When two souls, which have sought each other for, however long in the throng, have finally found each other ...a union, fiery and pure as they themselves are... begins on earth and continues forever in heaven.
This union is love, true love... a religion, which deifies the loved one, whose life comes from devotion and passion, and for which the greatest sacrifices are the sweetest delights.
This is the love, which you inspire in me... Your soul is made to love with the purity and passion of angels; but perhaps it can only love another angel, in which case I must tremble with apprehension.
Victor Hugo (1821)”
Famous Love Letter by James Joyce to Nora Barnacle
James Joyce was romantically involved with Nora Barnacle, whom he finally married. Time and again many of his writings suggest that Nora was his biggest inspiration and closest companion. They began their courtship soon after they met, and finally got married in 1931. Although there was a lot of differences in them, yet they stayed together. In some of her writings, Nora has tagged Joyce as a weak man
15 August, 1904
My dear Nora,
It has just struck me. I came in at half past eleven. Since then I have been sitting in an easy chair like a fool. I could do nothing. I hear nothing but your voice. I am like a fool hearing you call me 'Dear.' I offended two men today by leaving them coolly. I wanted to hear your voice, not theirs.
When I am with you, I leave aside my contemptuous, suspicious nature. I wish I felt your head on my shoulder. I think I will go to bed.
I have been a half-hour writing this thing. Will you write something to me? I hope you will. How am I to sign myself? I won't sign anything at all, because I don't know what to sign 5.
Deeper Steps to a Perfect Love Letter
Love can be expressed in a thousand different ways. Romantic gifts, cozy moments together, candlelit dinners, beautiful poems—all of these are ways that people have found to show their love for one another. But if your significant other isn’t nearby, it can sometimes be hard to contain the torrent of emotion that builds up within you. Or you might want to tell them how you feel, but the words just stick in your throat. This is exactly the situation that the love letter was invented for! So just sit down with a pen and paper or in front of your computer, and compose a message that is sure to melt their heart.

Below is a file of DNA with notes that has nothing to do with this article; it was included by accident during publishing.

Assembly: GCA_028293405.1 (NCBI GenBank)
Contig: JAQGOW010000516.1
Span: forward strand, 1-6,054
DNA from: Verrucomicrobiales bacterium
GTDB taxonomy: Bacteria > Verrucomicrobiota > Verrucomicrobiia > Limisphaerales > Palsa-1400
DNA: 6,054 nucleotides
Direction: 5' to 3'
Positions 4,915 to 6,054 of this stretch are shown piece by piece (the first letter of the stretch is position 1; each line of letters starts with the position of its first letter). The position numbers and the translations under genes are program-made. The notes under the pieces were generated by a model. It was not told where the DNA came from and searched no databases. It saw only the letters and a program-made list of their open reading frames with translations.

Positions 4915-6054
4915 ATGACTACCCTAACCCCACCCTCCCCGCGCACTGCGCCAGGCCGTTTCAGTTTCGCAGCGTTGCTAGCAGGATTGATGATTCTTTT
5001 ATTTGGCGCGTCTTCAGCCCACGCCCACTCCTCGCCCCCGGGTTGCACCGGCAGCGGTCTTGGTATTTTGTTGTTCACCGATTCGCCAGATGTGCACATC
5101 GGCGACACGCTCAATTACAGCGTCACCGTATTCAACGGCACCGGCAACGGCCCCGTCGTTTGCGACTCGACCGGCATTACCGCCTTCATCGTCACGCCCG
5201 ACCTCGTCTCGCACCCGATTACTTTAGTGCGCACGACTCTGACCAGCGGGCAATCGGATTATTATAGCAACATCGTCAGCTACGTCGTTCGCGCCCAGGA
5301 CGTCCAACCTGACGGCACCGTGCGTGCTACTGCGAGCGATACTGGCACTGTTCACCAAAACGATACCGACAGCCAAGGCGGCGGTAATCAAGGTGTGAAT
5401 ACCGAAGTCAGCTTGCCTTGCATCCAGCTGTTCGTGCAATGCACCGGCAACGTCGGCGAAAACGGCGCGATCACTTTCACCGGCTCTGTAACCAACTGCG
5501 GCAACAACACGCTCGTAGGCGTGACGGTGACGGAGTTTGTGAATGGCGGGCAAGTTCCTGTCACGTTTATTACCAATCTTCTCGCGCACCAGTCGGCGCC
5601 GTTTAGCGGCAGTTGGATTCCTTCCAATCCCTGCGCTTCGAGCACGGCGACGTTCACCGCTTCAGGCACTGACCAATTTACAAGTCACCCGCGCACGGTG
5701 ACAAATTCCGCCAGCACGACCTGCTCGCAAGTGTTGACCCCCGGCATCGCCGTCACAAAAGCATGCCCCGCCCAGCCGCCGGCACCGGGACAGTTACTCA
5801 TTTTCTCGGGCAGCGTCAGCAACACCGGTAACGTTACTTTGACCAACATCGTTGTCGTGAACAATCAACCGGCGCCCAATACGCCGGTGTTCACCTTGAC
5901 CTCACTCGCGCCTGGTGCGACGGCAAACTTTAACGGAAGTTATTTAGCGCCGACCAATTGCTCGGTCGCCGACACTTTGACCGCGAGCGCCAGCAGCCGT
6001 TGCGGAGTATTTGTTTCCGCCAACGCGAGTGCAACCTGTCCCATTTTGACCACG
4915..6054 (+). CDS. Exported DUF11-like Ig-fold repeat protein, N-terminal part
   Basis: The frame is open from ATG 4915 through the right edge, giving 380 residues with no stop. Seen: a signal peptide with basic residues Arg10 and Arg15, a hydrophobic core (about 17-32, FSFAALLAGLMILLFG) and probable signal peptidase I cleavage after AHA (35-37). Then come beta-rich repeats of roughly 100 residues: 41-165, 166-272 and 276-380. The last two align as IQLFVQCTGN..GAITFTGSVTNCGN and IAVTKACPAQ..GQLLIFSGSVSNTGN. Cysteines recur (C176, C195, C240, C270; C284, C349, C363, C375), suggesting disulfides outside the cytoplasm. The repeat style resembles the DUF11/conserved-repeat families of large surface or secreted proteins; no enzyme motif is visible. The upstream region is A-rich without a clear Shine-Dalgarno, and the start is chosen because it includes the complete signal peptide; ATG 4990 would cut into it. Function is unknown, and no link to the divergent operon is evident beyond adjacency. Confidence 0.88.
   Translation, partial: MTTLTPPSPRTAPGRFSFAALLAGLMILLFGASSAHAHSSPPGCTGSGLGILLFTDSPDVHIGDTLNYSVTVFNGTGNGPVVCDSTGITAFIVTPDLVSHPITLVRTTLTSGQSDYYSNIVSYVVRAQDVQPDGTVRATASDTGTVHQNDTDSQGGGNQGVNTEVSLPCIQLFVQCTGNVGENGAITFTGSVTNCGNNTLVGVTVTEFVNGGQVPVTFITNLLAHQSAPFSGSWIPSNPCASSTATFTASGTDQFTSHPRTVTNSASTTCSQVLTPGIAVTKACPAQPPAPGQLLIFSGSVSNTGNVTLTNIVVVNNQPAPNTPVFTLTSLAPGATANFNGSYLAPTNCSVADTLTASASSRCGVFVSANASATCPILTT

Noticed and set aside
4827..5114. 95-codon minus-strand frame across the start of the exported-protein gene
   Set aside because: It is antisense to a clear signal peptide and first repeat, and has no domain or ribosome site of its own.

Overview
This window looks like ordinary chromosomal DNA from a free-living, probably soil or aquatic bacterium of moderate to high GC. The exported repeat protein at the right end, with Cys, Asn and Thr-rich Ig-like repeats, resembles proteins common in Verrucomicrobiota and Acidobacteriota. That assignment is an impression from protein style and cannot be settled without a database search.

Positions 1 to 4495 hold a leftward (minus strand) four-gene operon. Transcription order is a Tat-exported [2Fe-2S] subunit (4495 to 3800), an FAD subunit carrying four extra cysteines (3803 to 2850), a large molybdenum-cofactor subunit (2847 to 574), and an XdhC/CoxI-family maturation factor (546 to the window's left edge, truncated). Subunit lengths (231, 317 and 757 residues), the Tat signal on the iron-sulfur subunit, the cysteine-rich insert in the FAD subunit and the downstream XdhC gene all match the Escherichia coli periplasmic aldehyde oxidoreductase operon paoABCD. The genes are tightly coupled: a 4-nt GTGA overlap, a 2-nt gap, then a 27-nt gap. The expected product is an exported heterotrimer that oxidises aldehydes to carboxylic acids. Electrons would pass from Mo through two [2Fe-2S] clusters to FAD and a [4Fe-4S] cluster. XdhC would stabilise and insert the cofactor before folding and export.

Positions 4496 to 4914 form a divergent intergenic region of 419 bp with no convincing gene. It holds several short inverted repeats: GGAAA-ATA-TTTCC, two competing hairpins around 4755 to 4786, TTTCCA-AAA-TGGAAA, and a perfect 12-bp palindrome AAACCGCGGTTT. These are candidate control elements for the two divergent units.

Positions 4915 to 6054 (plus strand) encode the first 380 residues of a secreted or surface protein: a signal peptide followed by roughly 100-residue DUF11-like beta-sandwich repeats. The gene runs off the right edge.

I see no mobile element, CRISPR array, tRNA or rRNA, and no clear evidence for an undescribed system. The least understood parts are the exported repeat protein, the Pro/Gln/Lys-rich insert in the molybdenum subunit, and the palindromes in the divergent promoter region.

1. Say how much you miss them.
Love letters began to get popular back in the days when two lovers who were separated from each other had no other form of communication. Even today, love notes or even love emails are usually written to let the other person know how deeply they’re being missed.
Example: (from a letter by Lord Byron) My Heart—We are thus far separated—but after all one mile is as bad as a thousand—which is a great consolation to one who must travel six hundred before he meets you again.
2. Mention what you love about them.
This is the obvious part! Tell your significant other what it is about them that causes you to love them so much. Compliment their qualities, and say how badly you need them in your life.
Example: (from a letter by James Joyce) When I am with you, I leave aside my contemptuous, suspicious nature. I wish I felt your head on my shoulder.
3. Share your fondest memories.
It’s a great idea to remind your loved one of the times you’ve spent together, so that you can both look forward to seeing one another again. Pick an intimate moment that was shared between the two of you, and mention it lovingly.
Example: (from a letter by Lewis Carroll) Thank you very much indeed for the peaches…Eating one was almost as nice as kissing you; Of course not quite; I think, if I had to give the exact measurement, I should say three-quarters as nice.
4. Express your deepest feelings.
The advantage of a letter is that you can pour your heart out onto the page. Any words that you might find difficult to say in person can be expressed here. Use this opportunity to tell your boyfriend or girlfriend how you really feel.
Example: (from a letter by Victor Hugo) This union is love, true love…a religion, which deifies the loved one, whose life comes from devotion and passion, and for which the greatest sacrifices are the sweetest delights.